Hot summer days that seemed to never end as I lay on the hill in our backyard figure prominently in my memory. My back would be damp from the dewy grass while I watched the clouds go by.  I loved finding pictures in the clouds. My mom taught me that; to look for animals and shapes in the clouds. 

I learned how to make crowns and necklaces out of clover flowers. We picked bouquets of dandelions for Mom. We would find the delicate, yellow honeysuckle vines in the woods, and sip the sweet nectar from the bottom of the flower after we separated it from the stem.

Learning to ride a bike was accidental.  My bike was equipped with a purple-flowered banana seat and sissy handle bars, complete with streamers and training wheels. 

The hill in our backyard provided hours of entertainment as I rode my bike down it, over and over again.  I would drag the bike up the hill, and push it toward the edge of the woods past the lone dogwood tree, and then ride at great speeds to the edge of the hill, thrilled with the rush as the bike clattered down the bumpy grass past the carport.  

One day as I was doing my "route," one of the training wheels fell off.  "You're riding your bike! Your training wheels are off!"  my friend yelled to me.

"What?" I asked wildly, looking down at my tires.  

Then I promptly wrecked.  I couldn't believe it. I had ridden, for a short distance, a bike without training wheels.  Once we removed the other wheel, I rode a bike as if I'd ridden one all of my life. What a liberating feeling to have mastered such a feat.

Daddy and Mama planted three pine trees in the front yard. They were so small, I could leapfrog jump over them the day they were planted.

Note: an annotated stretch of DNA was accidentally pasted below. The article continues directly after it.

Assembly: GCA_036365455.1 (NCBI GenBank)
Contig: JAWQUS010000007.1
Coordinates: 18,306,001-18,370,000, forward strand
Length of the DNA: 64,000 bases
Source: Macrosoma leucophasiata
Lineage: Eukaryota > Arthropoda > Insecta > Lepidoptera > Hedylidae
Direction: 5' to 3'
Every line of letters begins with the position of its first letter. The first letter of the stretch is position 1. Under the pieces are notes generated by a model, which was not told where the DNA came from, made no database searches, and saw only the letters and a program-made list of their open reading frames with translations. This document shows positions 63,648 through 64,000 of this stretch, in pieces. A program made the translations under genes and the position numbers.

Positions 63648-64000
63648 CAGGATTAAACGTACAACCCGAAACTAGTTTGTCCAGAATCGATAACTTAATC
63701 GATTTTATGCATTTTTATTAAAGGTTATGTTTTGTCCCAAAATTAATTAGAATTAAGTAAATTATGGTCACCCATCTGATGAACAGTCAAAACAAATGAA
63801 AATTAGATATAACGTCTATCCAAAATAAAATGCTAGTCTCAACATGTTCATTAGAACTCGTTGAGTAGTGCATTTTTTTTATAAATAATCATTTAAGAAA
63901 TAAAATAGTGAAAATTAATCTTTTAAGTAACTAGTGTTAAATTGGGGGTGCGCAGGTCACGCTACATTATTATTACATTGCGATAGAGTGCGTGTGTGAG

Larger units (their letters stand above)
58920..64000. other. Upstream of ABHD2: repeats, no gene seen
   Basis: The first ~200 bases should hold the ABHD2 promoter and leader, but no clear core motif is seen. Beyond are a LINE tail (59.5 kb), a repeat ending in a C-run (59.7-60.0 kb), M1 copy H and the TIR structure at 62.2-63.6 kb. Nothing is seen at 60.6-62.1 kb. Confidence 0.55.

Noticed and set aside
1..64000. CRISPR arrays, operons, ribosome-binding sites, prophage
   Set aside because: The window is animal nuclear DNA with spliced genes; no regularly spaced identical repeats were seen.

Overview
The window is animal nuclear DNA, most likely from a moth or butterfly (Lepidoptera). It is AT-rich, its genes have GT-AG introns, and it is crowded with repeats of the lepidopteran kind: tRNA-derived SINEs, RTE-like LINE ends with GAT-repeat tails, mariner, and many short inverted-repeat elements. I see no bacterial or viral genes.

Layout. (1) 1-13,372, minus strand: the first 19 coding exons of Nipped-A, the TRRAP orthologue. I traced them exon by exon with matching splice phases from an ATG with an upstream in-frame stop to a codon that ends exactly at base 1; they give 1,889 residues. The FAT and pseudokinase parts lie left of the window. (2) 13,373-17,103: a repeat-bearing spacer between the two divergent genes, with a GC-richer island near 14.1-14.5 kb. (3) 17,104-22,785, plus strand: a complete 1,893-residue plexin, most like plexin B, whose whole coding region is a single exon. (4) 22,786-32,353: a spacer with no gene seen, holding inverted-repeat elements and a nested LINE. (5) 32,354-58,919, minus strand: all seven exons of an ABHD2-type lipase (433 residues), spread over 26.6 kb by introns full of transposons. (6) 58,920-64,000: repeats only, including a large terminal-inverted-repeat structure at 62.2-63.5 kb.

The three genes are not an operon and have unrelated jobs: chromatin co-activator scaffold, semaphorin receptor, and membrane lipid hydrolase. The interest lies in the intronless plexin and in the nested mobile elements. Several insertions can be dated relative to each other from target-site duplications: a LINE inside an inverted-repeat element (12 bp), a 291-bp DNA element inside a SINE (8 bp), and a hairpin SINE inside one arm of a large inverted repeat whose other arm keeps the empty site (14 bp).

When I went home last summer for my little sister's wedding, Daddy took me on a driving tour of the houses we had lived in when I was growing up. How surprised I was to see that only one tree was there when we pulled up to the tiny house, and the pine was oh, so big; it had crowded out the other two. It was taller than the house, which was much smaller than I remembered.

Dogwood flowers. PHOTO CREDIT: Autumn Eden Photography

When Daddy passed away a few months ago, just before Christmas, my mother wanted to do something for my brothers and me, to help us through our mourning. She gave us each a check, with the idea that we would plant a tree in Dad's memory. At the time, I filed it away as a nice idea, but didn't know if I would ever get around to it.

As I survey the bare yard surrounding the little house where I will be moving next week, I think that planting a dogwood tree will be just the thing to do to spruce up the place. I need to plant grass, and a tree would definitely give the stark little yard some character. It will be a nice reminder of Virginia, and of my father. Daddy would be very proud. The dogwood will help me feel at home again.


  1. You took me there with your words. To the place you grew up as a child.

    Such a great idea to plant a dogwood tree in your new yard. I love that!

    1. Melinda, thank you. I am looking forward to watching new grass grow, and tending to my little dogwood, in honor of Daddy.

  2. LOL! Loved the bike description! And the dogwood is highly appropriate--how cool!

    1. Oh, thanks! Did you have a banana seat bike, or are you too young to have had one? They seem to have made a comeback!

  3. Yes, I remember the dogwood by our house on King Road. Such a beautiful tree.

    1. Where is King Road? I agree; dogwoods are beautiful!